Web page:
One dead in flooding as heavy rains hit Kuwait

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Residents and police gather near a flooded underpass in Al-Mangaf district, south of Kuwait City, early in the morning on November 10, 2018. (AFP)
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Municipal workers drain water from a flooded underpass in Al-Mangaf district, south of Kuwait City, early in the morning on November 10, 2018. (AFP)
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A man removes debris from a flooded street in Al-Fahaheel district, south of Kuwait City, following flash floods on November 10, 2018. (AFP)
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Damaged cars are pictured following heavy rain in a flooded parking lot in Al-Fahaheel district, south of Kuwait City, on November 10, 2018. (AFP)
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Municipal workers drain water from a flooded underpass in Al-Mangaf district, south of Kuwait City, early in the morning on November 10, 2018. (AFP)
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People check the damage in a residential area following heavy rain in Al-Fahaheel district, south of Kuwait City, on November 10, 2018. (AFP)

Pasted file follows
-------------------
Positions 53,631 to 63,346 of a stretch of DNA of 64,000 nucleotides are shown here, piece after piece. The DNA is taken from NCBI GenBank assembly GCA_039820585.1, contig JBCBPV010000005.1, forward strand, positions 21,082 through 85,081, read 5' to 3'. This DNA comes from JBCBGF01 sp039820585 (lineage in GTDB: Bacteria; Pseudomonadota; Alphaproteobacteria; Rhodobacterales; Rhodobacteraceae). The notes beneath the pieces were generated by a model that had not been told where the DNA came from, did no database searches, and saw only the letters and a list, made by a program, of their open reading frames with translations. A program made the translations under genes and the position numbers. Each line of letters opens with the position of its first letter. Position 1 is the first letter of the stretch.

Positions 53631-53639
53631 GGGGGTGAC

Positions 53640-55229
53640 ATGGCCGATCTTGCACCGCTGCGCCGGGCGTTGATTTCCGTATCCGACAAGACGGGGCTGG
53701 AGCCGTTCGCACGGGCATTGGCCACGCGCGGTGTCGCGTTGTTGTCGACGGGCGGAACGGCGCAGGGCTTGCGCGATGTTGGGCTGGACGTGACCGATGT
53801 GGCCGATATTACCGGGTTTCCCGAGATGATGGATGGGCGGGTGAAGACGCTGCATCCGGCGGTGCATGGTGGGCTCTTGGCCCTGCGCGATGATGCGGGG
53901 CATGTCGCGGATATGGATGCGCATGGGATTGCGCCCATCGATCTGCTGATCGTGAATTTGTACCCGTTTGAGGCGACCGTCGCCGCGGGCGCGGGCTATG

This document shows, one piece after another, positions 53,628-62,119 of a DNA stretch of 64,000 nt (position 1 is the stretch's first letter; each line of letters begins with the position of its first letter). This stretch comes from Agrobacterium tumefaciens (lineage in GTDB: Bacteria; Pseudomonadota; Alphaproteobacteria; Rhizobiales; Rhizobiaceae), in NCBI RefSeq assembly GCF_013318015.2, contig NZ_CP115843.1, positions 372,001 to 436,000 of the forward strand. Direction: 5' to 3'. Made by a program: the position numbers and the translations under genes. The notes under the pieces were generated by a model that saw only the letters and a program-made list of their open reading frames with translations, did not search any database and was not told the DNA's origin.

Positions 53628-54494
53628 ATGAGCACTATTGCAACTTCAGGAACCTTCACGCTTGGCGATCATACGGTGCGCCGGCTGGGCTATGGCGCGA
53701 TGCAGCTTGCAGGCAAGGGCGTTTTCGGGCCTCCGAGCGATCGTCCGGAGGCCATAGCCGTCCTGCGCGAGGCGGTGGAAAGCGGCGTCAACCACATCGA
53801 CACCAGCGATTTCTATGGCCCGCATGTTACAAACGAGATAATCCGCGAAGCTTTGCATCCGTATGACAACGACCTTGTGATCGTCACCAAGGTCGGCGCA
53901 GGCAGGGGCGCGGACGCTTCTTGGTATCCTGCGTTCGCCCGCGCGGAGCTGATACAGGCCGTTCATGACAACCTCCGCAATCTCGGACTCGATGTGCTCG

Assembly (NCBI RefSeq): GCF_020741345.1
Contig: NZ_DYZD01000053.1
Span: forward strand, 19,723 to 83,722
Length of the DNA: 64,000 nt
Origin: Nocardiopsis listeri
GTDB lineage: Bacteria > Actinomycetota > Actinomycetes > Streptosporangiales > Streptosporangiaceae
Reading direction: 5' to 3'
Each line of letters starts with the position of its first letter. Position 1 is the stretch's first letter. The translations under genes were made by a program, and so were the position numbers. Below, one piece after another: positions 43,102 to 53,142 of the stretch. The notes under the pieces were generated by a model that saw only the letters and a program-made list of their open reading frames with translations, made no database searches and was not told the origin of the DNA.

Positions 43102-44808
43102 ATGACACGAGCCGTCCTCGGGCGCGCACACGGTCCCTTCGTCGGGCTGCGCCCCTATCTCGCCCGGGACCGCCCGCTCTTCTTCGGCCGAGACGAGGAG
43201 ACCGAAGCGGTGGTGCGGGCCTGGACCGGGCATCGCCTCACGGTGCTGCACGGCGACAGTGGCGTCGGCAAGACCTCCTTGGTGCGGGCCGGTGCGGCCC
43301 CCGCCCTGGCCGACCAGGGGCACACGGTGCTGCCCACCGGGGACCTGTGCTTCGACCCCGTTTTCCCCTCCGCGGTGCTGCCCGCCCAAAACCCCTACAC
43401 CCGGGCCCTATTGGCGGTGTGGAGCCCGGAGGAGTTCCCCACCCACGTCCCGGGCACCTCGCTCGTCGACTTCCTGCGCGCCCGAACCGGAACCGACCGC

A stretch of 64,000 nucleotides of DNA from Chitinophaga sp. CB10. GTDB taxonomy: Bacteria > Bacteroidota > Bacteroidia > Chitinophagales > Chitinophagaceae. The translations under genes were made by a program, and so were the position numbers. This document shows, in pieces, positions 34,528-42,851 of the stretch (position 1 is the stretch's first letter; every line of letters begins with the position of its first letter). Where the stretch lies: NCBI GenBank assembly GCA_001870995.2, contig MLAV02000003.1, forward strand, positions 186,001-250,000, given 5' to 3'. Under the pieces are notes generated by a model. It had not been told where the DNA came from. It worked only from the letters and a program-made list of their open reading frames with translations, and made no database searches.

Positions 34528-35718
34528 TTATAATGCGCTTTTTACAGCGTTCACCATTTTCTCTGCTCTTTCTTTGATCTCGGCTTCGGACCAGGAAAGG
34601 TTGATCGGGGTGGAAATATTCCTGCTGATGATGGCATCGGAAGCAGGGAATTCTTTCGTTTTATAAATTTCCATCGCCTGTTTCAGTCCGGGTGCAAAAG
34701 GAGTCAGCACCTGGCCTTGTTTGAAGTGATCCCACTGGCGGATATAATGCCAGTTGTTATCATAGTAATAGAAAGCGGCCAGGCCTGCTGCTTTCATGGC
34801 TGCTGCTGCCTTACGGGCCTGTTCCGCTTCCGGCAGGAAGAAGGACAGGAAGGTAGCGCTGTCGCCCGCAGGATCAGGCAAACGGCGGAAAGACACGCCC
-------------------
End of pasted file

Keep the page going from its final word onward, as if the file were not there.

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Damaged cars are pictured following heavy rain in a flooded parking lot in Al-Fahaheel district, south of Kuwait City, on November 10, 2018.(AFP)
Updated 10 November 2018
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One dead in flooding as heavy rains hit Kuwait

JEDDAH: Flash floods after heavy rains in Kuwait killed one man Saturday and damaged roads, bridges and homes, officials said, as several oil firms and ministries announced a state of emergency.
The Ministry of Health said the man, aged 30, was swept away by the flooding as he tried to rescue his family from their home, which was submerged in water in Al-Fahaheel area in the east.